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Unicorn Developer
Unicorn Developer

Posted on • Originally published at pvs-studio.com

PVS-Studio to help with schoolwork-like tasks in C and C++

Today I'll talk some more about questions posted on Stack Overflow — in particular, about another discussion started by someone learning the C++ language. I'd like to note that, if you are just learning to code, PVS-Studio can be of great help. It'll answer many of your questions — and you won't need to wait for others to answer you on Stack Overflow!

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In my previous article, I described how the PVS-Studio analyzer's online version can make life easier for novice programmers. Now I'll review a similar case.

It's a discussion I found on Stack Overflow: "C++ error: "pointer being freed was not allocated". Let's investigate the code:

#include <stdexcept>
#include <iostream>
#include <vector>
#include <algorithm>
#include <numeric>

using std::cout;
using std::endl;
using std::vector;      

typedef vector<int> ints;

void print_ints(vector<int>);
void print_ints_vec(vector<vector<int>>);
void int_part(int, vector<vector<int>>&);

int main() 
{
  vector<vector<int>> partition;
  int_part(5, partition);
  print_ints_vec(partition);

  return 0;
}

void int_part(int sum, vector<vector<int>>& res)
{
  vector<int> init_xs = vector<int>{sum};
  vector<int>* xs = &init_xs; // POINTER INITIALIZED TO vector<int>
  int current_sum = sum;

  while (true) 
  {
    current_sum = accumulate(xs->begin(), xs->end(), 0);

    if (current_sum == sum)
    {
      res.push_back(*xs);
      vector<int> next_xs;
      vector<int>::iterator it = find(xs->begin(), xs->end(), 1);
      if (it == xs->begin()) return;
      copy(xs->begin(), it, back_inserter(next_xs));
      next_xs[next_xs.size() - 1] -= 1;
      xs = &next_xs; // POINTER REASSIGNED TO ANOTHER vector<int>
    }
    else 
    {
      int tail = xs->back();
      int diff = sum - current_sum;
      int m = std::min(tail, sum - tail);
      int next_tail = current_sum + m > sum ? diff : m;
      xs->push_back(next_tail);
    }
  }
}

void print_ints(ints v) // PRINT UTILITY
{
  cout << "[ ";
  for (const int& n : v) { cout << n << "; "; }
  cout << "]" << endl;
}

void print_ints_vec(vector<ints> v) // PRINT UTILITY
{
  cout << "[ \n";
  for (const vector<int>& xs : v) { cout << "  "; print_ints(xs); }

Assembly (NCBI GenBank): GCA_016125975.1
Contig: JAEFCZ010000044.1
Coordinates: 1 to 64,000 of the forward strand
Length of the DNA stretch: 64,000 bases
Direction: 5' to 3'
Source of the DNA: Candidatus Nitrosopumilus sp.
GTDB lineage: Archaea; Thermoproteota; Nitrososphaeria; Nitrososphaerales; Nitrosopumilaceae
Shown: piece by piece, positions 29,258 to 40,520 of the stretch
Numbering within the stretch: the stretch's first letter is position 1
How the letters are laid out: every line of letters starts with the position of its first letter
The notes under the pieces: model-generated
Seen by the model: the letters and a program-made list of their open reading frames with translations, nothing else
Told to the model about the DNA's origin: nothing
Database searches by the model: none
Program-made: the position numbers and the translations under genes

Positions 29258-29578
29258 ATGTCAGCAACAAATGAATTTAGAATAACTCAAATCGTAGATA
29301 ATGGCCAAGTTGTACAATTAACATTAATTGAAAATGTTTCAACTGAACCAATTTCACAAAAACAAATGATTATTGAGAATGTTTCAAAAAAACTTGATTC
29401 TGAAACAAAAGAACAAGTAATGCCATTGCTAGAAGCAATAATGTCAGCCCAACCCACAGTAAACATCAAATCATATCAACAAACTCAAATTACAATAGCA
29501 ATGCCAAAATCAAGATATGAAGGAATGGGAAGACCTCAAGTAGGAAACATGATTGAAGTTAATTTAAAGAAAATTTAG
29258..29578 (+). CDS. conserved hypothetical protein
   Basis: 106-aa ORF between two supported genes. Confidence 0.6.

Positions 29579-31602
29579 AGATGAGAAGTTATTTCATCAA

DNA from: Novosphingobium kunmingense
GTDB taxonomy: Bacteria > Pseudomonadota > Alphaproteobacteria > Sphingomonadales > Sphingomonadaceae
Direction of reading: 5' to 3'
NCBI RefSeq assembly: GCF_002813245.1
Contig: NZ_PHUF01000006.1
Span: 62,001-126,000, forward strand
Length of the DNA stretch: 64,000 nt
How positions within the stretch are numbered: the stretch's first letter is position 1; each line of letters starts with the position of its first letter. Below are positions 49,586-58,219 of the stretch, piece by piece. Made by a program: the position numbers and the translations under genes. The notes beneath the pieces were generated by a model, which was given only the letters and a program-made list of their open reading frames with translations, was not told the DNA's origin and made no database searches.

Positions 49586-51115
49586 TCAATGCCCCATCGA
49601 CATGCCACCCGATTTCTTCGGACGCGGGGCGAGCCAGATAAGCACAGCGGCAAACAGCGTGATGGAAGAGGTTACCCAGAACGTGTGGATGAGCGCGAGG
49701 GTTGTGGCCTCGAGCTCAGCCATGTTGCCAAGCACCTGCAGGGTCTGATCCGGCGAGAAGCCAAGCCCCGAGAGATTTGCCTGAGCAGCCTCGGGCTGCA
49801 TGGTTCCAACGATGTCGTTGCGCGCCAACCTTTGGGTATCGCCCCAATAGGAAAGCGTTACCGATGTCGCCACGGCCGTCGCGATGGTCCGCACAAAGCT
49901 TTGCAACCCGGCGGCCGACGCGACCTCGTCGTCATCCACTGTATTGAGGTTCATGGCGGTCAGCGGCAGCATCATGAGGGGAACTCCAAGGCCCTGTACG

cout << "]" << endl;
}
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Agree that, to an average expert from Stack Overflow, inspecting the code above line by line is boring — especially given the fact that the code in question is expected to solve an easy schoolwork-like task. But actually, there's no need to distract experts and to wait for their answer. Let have the PVS-Studio analyzer examine the code instead!

And here's what it reports: V506 Pointer to local variable 'next_xs' is stored outside the scope of this variable. Such a pointer will become invalid.

Here's the line where the analyzer found the problem:

xs = &next_xs; // POINTER REASSIGNED TO ANOTHER vector<int>
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And the analyzer is indeed correct. The code saves a reference to an object. Then this object is destroyed. People on Stack Overflow also pointed out and explained this error. However, one doesn't need to wait for when more experienced peers can investigate an issue and reply. In this case, one can learn everything about the error in the PVS-Studio documentation on the V506 diagnostic.

Conclusion

As you can see from the example above, one can use PVS-Studio when learning to code. The analyzer's warnings can help beginner developers figure out what's wrong in their code. Of course, this is not a replacement for a real code review done by experts or peers. Aside from finding errors, a developer can give tips on improving code. However, static analysis is still a quick and effective tool one can use when learning to code.

Additional resources:

  1. Static code analysis.
  2. PVS-Studio: online version.
  3. PVS-Studio: free use for students.

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